Olam’s Dollar Bonds Plunge After Muddy Waters Queries Accounting
Olam International Ltd. (OLAM)’s dollar- denominated bonds due 2017 plunged to a record after a short- seller questioned the company’s accounting methods. Allianz SE, Europe’s biggest insurer, and Baidu Inc. are marketing notes in the U.S. currency as debt risk in the Asia-Pacific region falls.
Olam’s $500 million of 5.75 percent securities were trading at 91.5 cents on the dollar as of 3:54 p.m. in Singapore, BNP Paribas SA prices show, after Carson Block’s Muddy Waters LLC said the company will fail. That’s down from 97 cents yesterday and is the least since Olam priced the notes at par in September, data compiled by Bloomberg show.
The commodities trader, part-owned by Singapore’s Temasek Holdings Pte, is the latest company to be targeted by Muddy Waters, after the research firm made headlines in June 2011 when it accused Sino-Forest Corp. of overstating its assets. Sino- Forest has since filed for bankruptcy protection. Olam is making “substantial progress” toward achieving its goal of a $1 billion annual profit after tax by 2016 via acquisitions and organic growth, Chief Executive Officer Sunny Verghese said in an Aug. 28 statement.
Olam’s bonds are trading lower “because of the news from Carson Block,” said Jeffrey Yap, the Hong Kong-based head of Asia fixed-income trading at Mizuho Securities Asia Ltd. “People find it difficult to analyze Olam because its business model is complicated. From a credit perspective, people get jittery once there is headline news as the company has expanded aggressively.”
Olam’s shares slumped the most in six months in Singapore, declining as much as 11.2 percent to S$1.545 ($1.26), after a trading halt was lifted.
The Singapore-based company is “heavily” indebted and aggressive in how it reports what the company calls biological gains on investments, Block told the Ira Sohn Investment Conference in London. The company is booking profits on transactions before it’s clear how those deals will work out, Block said.
Olam is “dismayed at the nature and lack of substance” of Block’s comments and wasn’t contacted by him or Muddy Waters, Verghese said in a statement to the Singapore stock exchange today. Sino-Forest has denied Block’s allegations.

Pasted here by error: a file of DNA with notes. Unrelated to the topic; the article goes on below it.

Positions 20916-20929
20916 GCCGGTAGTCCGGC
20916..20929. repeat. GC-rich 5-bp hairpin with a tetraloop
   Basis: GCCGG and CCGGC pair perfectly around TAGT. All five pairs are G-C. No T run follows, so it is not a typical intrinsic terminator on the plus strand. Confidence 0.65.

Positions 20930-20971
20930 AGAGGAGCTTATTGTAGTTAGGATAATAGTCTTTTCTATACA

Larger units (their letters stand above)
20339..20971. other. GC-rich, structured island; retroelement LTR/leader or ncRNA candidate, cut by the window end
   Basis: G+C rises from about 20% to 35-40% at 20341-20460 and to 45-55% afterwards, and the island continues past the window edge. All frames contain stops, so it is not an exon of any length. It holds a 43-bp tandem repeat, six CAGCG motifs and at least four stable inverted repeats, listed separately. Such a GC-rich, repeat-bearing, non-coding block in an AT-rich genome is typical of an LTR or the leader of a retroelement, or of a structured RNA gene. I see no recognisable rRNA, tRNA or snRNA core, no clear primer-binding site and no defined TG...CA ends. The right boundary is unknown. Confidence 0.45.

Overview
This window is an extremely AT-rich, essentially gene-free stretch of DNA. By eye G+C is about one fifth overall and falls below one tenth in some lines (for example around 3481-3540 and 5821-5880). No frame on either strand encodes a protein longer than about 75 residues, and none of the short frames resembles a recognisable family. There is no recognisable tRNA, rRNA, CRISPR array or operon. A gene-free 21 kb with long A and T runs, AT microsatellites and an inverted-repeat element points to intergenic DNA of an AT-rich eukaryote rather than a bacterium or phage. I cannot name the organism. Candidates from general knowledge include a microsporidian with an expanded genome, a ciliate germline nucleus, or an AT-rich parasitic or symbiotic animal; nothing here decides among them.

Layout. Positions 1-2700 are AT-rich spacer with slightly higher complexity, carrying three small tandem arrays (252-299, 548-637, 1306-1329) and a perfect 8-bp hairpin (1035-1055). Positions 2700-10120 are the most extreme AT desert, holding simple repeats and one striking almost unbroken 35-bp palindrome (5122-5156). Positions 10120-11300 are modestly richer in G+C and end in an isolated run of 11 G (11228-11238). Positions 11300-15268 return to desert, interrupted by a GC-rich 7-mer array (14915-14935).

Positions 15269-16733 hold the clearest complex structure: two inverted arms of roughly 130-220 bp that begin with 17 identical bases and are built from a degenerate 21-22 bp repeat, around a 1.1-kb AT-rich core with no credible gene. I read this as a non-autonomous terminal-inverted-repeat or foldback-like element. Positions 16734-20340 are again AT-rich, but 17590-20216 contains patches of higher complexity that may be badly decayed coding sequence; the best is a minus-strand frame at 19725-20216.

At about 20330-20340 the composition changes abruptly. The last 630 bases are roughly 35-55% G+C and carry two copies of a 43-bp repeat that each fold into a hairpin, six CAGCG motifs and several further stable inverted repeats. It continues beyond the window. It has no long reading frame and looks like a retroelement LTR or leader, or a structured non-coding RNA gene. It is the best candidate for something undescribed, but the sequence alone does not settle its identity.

The average yield premium on Asian dollar debt rose for 10 consecutive business days to 271.1 basis points on Nov. 19, according to HSBC Holdings Plc indexes. That’s the highest since 271.6 basis points on Oct. 9, the indexes show.
Allianz, based in Munich, is talking to investors about pricing its dollar perpetual bonds, which can be bought back by the company after six years, at a yield of about 6 percent, the person said, asking not to be named as the terms aren’t set. Citigroup Inc., Deutsche Bank AG and HSBC are managing the proposed transaction, the person said.
Baidu is offering five-year bonds at about 175 basis points more than similar-maturity Treasuries and 10-year notes at about 200 basis points more than government debt, according to a person with knowledge of the sale.
The Markit iTraxx Asia index of 40 investment-grade borrowers outside Japan fell 2 basis points to 121 basis points as of 8:32 a.m. in Hong Kong, Westpac Banking Corp. prices show. The measure is on course for its lowest close since Nov. 8, according to data provider CMA.
The Markit iTraxx Japan index dropped 4.5 to 181 as of 9:19 a.m. in Tokyo, Citigroup prices show. The benchmark is on track for its lowest close in more than two months, according to CMA, which is owned by McGraw-Hill Cos. and compiles prices quoted by dealers in the privately negotiated market.
The Markit iTraxx Australia index decreased 2 basis points to 143 as of 11:25 a.m. in Sydney, according to Credit Agricole SA. The gauge is set for its lowest close since Nov. 7, or almost two weeks, according to CMA.
Credit-default swap indexes are benchmarks for insuring bonds against default and traders use them to speculate on credit quality. A drop signals improving perceptions of creditworthiness, while an increase suggests the opposite.
The swap contracts pay the buyer face value in exchange for the underlying securities if a borrower fails to meet its debt agreements.
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